Use of high-resolution thermography as a validation measure to confirm epidural anesthesia in mice: a cross-over study.
Effective epidural anesthesia is confirmed in humans by sensory assessments but these tests are not feasible in mice. We hypothesized that, in mice, infrared thermography would demonstrate selective segmental warming of lower extremities following epidural anesthesia.We anesthetized 10 C57BL/6 mice with isoflurane and then inserted a PU-10 epidural catheter under direct surgical microscopy at T11-12. A thermal camera (thermal sensitivity ±0.05°C, pixel resolution 320×240 pixels, and spatial resolution 200 μm) recorded baseline temperature of front and rear paws, tail and ears. Thermography was assessed at baseline and 2, 5, 10, 15 min after an epidural bolus dose of 50 μL bupivacaine 0.25% or 50 μL saline (control) using a cross-over design with dose order randomized and investigators blinded to study drug. Thermal images were recorded from video and analyzed using FLIR software. Effect over time and maximal effect (Emax) were assessed by repeated measures ANOVA and paired t-tests. Comparisons were between bupivacaine and control, and between lower vs upper extremities.Epidural bupivacaine caused progressive warming of lower compared with upper extremities (P <0.001), typically returning to baseline by 15 min after administration. Mean (±SD) Emax was +3.73 (±1.56)°C for lower extremities compared with 0.56 (±0.68)°C (P=0.03) for upper extremities. Following epidural saline, there was no effect over time (Emax for lower extremities -0.88 (±0.28)°C compared with the upper extremities -0.88 (±0.19)°C (P >0.99).Thermography is a useful tool to confirm epidural catheter placement in animals for which subjective, non-noxious, sensory measures are impossible.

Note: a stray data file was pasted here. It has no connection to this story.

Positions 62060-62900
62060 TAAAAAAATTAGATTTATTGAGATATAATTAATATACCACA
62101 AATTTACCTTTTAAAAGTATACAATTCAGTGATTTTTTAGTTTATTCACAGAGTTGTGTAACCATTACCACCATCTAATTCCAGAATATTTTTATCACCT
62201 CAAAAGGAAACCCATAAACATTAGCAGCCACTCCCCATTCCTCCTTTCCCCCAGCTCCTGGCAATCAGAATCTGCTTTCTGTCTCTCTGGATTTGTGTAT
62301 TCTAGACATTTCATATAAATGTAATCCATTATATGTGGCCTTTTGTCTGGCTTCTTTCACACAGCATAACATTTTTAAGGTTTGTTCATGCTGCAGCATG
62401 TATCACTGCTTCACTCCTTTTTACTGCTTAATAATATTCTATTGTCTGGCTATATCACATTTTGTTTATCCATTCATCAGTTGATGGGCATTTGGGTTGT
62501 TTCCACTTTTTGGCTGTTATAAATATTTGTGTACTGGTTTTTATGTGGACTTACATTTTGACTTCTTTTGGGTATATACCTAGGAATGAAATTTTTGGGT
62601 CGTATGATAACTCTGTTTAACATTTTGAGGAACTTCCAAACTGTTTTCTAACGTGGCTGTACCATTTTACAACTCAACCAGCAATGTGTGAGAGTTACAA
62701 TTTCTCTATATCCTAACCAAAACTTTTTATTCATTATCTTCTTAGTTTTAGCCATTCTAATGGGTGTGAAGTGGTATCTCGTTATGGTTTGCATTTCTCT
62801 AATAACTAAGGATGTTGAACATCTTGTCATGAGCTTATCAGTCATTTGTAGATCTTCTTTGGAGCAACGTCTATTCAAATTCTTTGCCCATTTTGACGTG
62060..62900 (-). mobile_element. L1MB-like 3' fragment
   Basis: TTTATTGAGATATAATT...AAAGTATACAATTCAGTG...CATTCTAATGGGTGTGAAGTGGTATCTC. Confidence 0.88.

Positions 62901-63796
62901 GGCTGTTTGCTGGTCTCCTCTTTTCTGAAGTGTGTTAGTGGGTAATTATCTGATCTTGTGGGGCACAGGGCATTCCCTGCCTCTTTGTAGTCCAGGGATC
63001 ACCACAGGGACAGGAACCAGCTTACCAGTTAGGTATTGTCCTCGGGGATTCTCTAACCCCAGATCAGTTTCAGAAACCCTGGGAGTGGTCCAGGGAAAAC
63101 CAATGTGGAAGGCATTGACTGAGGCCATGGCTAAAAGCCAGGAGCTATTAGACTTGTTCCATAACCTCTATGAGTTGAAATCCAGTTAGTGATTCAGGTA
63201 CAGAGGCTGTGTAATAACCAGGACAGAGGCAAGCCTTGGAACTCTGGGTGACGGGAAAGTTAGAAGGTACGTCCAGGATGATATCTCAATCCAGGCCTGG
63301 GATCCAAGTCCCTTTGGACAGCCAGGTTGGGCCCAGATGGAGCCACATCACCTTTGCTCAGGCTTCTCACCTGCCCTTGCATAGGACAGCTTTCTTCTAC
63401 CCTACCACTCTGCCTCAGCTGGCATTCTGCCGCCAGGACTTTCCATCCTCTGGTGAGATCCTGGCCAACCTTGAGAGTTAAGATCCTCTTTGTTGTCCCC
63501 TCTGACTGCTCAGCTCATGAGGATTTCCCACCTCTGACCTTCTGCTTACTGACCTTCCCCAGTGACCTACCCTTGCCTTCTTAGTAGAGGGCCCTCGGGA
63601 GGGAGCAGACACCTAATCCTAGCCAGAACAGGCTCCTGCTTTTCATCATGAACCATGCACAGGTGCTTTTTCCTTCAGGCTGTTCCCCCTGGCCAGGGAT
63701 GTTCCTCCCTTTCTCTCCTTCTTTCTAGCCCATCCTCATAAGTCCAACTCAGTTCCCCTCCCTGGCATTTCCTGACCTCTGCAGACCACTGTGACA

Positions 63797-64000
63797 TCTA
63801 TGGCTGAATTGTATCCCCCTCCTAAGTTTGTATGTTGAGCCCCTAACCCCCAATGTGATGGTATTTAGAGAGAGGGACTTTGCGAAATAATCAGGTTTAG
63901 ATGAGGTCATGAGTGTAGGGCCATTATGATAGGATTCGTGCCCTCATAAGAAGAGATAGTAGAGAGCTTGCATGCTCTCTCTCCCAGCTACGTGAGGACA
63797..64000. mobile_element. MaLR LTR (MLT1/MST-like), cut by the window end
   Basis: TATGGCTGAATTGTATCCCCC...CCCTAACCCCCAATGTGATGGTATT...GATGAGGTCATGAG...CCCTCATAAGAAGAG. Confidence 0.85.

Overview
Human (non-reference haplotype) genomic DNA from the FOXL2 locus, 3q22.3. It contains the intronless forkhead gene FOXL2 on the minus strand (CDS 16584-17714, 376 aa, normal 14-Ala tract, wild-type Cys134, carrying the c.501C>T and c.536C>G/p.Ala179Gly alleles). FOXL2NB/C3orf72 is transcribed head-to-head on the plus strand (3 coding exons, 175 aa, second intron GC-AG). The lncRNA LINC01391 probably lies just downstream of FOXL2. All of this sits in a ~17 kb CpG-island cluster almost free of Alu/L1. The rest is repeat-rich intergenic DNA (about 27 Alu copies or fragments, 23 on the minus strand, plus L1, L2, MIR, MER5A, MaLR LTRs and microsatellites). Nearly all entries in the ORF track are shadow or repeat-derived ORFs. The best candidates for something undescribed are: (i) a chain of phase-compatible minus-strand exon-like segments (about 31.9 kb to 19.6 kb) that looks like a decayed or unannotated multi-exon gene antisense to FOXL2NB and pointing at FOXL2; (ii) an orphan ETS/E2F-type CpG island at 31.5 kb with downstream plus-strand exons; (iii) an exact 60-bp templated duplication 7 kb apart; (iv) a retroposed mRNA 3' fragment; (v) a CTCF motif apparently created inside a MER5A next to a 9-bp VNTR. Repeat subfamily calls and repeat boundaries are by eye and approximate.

Authors: Z Xu, O Agbigbe, N Nigro, G Yakobi, J Shapiro, Y Ginosar